Can a Robotic Cleaner Pick Up Leaves in Your Pool?

Leaves.  They are beautiful on trees, but an eyesore in our swimming pools.  They also add food for algae known as phosphates. We need to scoop and vacuum them out.  There are several ways to vacuum leaves out of a swimming pool.  Let’s chat about the different methods.  After all, we all are in search for the same things: love, acceptance and a clear swimming pool, right?

Manually Vacuuming

This is the most basic, and arduous, form of vacuuming your swimming pool.  This method involves using your telescopic pole, a vacuum hose and a vacuum head.  You connect one end of the pool hose to your skimmer or dedicated suction line and the other end to your vacuum head.  It is important to purchase the correct type of vacuum head for your pool’s surface. The vacuum head also attaches to your telescopic pole.  You then juggle them and make long swipes across your swimming pool, kind of like vacuuming your carpet inside your home.  The leaves and other debris are then captured into your swimming pool filter.

Pressure Side Automatic Pool Cleaners

These types of automatic pool cleaners are not as popular in places where electricity is expensive.  That is because they require their own pump to operate.  They also require a designated pressure line to be built in.  These types of cleaners, when their pump is on, get propelled around your swimming pool, capturing dirt and debris inside the netted basket on the cleaner.  The leaves and other debris do not go into your filter.  You empty the basket whenever it gets full.

Suction Side Cleaners

These are probably the most common type of automatic pool cleaners.  The way they work is in the name.  They suck.  They consist of a cleaner body and individual, buoyant hose lengths strung together and then connected on one end to the cleaner head and the other end into either your skimmer or your designated suction line.  Never use a manual vacuum hose with your suction cleaner.  It is too heavy and not designed for this application.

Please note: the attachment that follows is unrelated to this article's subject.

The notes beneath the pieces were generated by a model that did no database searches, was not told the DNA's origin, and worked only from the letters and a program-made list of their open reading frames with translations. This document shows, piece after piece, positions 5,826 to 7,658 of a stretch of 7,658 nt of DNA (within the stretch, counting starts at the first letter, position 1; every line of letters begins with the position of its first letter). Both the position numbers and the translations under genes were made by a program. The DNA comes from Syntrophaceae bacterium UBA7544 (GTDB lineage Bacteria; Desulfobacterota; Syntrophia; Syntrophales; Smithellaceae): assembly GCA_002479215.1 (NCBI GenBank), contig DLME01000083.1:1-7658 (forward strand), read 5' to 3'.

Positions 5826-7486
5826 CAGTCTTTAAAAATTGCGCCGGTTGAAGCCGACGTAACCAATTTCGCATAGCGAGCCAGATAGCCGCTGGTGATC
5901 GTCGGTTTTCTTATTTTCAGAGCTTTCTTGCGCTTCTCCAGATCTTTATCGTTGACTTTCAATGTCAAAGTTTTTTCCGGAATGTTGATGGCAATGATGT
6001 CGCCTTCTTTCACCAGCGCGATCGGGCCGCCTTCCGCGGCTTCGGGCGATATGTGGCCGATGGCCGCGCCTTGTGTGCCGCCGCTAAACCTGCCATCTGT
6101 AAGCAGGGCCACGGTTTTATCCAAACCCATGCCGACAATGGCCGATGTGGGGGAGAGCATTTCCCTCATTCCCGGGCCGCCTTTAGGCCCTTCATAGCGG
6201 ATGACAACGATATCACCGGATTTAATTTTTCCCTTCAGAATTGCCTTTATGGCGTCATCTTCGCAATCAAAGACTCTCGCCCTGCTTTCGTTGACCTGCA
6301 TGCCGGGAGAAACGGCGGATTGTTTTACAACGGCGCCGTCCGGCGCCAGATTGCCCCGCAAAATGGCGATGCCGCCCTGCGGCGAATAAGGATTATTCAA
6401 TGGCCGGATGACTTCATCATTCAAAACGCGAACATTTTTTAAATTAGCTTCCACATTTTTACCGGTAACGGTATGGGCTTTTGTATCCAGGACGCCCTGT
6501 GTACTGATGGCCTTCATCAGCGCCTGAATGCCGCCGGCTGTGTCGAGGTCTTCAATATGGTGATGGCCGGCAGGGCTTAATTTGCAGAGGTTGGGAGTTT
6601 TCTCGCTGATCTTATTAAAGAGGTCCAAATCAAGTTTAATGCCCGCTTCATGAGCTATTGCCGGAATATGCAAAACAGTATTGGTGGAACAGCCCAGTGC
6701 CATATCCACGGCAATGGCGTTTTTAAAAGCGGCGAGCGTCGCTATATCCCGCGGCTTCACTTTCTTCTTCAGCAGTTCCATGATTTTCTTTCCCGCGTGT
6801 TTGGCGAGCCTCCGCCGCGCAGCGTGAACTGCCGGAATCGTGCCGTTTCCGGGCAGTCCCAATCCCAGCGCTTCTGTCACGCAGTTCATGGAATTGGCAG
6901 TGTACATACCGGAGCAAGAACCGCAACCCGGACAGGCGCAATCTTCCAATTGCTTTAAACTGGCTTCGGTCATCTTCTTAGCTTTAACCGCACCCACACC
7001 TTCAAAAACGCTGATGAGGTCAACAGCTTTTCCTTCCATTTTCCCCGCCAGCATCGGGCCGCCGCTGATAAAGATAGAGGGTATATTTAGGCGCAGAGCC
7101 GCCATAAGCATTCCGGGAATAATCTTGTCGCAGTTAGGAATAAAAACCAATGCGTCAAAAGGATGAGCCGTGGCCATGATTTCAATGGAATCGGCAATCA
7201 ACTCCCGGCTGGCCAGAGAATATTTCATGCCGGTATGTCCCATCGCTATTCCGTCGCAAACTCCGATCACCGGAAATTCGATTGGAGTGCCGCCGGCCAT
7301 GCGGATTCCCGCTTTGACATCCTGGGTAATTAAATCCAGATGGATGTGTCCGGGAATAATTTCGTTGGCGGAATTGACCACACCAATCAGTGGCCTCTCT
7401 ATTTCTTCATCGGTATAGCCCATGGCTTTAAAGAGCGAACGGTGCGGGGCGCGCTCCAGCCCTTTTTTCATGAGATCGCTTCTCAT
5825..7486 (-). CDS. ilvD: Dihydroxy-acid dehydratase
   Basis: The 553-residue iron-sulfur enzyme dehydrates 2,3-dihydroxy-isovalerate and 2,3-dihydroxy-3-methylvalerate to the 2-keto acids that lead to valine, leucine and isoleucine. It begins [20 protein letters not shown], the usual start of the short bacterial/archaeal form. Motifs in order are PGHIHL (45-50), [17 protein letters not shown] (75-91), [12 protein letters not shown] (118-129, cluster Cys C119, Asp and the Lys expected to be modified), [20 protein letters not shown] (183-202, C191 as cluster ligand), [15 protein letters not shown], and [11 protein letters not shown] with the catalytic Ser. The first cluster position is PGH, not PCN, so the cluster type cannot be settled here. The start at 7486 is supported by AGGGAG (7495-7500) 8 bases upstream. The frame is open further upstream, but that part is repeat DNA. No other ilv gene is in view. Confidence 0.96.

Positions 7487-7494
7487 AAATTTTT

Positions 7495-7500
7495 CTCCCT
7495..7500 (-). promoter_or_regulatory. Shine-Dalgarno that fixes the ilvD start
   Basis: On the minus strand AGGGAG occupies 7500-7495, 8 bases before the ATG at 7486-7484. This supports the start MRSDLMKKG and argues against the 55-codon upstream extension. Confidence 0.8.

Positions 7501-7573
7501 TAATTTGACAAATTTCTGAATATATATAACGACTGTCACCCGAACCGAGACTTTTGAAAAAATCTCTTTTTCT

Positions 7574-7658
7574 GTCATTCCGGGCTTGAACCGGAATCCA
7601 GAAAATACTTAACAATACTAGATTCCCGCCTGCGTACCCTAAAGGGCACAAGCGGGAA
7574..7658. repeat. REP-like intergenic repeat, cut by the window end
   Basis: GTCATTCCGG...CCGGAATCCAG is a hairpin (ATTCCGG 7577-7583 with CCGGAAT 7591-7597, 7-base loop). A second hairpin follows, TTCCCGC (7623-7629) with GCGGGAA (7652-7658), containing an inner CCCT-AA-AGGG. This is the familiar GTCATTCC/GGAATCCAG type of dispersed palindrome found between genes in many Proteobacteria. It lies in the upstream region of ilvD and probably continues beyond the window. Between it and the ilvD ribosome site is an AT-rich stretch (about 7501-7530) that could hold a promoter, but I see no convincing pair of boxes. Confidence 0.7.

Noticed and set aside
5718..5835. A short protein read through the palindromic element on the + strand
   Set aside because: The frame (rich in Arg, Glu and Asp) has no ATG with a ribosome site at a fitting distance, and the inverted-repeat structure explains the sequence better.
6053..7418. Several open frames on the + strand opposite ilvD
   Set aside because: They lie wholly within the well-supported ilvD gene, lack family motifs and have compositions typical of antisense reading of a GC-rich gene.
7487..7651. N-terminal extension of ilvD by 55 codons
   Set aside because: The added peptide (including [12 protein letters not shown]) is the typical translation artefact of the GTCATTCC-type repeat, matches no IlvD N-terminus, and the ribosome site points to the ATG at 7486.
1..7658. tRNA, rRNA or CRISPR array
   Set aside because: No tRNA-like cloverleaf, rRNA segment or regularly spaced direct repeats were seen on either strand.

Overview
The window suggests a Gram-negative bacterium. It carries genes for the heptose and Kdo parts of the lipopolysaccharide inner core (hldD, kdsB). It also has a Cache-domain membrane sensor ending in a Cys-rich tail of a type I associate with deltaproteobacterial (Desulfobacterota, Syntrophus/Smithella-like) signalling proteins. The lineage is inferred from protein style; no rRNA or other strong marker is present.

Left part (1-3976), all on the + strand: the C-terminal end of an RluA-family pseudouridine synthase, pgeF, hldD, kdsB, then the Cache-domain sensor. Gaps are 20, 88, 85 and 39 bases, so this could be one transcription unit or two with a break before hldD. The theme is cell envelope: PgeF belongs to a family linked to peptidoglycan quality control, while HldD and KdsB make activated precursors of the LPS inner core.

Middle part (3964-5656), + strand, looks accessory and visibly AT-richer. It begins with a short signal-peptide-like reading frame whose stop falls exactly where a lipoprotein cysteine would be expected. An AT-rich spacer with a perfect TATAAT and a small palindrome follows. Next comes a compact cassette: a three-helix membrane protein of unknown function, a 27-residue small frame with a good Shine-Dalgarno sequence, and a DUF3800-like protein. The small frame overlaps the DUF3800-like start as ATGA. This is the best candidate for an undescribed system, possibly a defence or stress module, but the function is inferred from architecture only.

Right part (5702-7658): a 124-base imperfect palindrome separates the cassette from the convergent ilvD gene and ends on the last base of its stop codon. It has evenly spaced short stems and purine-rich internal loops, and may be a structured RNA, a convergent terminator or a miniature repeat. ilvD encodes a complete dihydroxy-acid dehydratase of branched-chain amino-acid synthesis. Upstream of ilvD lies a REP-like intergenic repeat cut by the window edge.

With a suction automatic pool cleaner, whenever your pool pump comes on, your cleaner meanders around your swimming pool, capturing dirt and debris.  Like a pressure side cleaner, they do not climb the walls.  These cleaners will vacuum the floors and may go as far as a third up your swimming pool wall, depending on the shape of your pool and the amount of suction.  Suction cleaners add extra stress to your pump because it is having to suck through all of that hose.  The dirt and debris is then deposited into your filter.  You can add what is known as a “leaf canister” in between two hose lengths to help trap the larger debris.  Make sure you don’t let it get clogged and always keep the leaf canister’s o-ring lubricated.

Robotic Automatic Pool Cleaners

In my opinion, these are the best cleaners available.  They do not utilize your pump or filter so there is no extra strain on your equipment.  They are completely self contained and plug into a standard 110v outlet.  They are the only automatic pool cleaner designed to do floors and walls.  Some cleaners you can even set to scrub just the tile line, just do the walls, just do the floor or do all.  They have a basket inside which will collect the leaves and other debris from your swimming pool.  With any pool cleaner, they are designed to keep a clean pool clean.  So if there is ever large debris, scoop it out first so you don’t clog up your cleaner, regardless of what type.

With a robotic cleaner, there is no need to leave it in the swimming pool all the time.  Nope.  You just put it in for its cleaning cycle and remove it when it is done.  No eye sore of a bunch of hoses.  Most people think that they cannot afford a robotic cleaner.  This may be true if you were to go to your local swimming pool supply store.  But there are quality in-ground and above-ground, robotic cleaners available that are awesome.  Check them out here. See you poolside!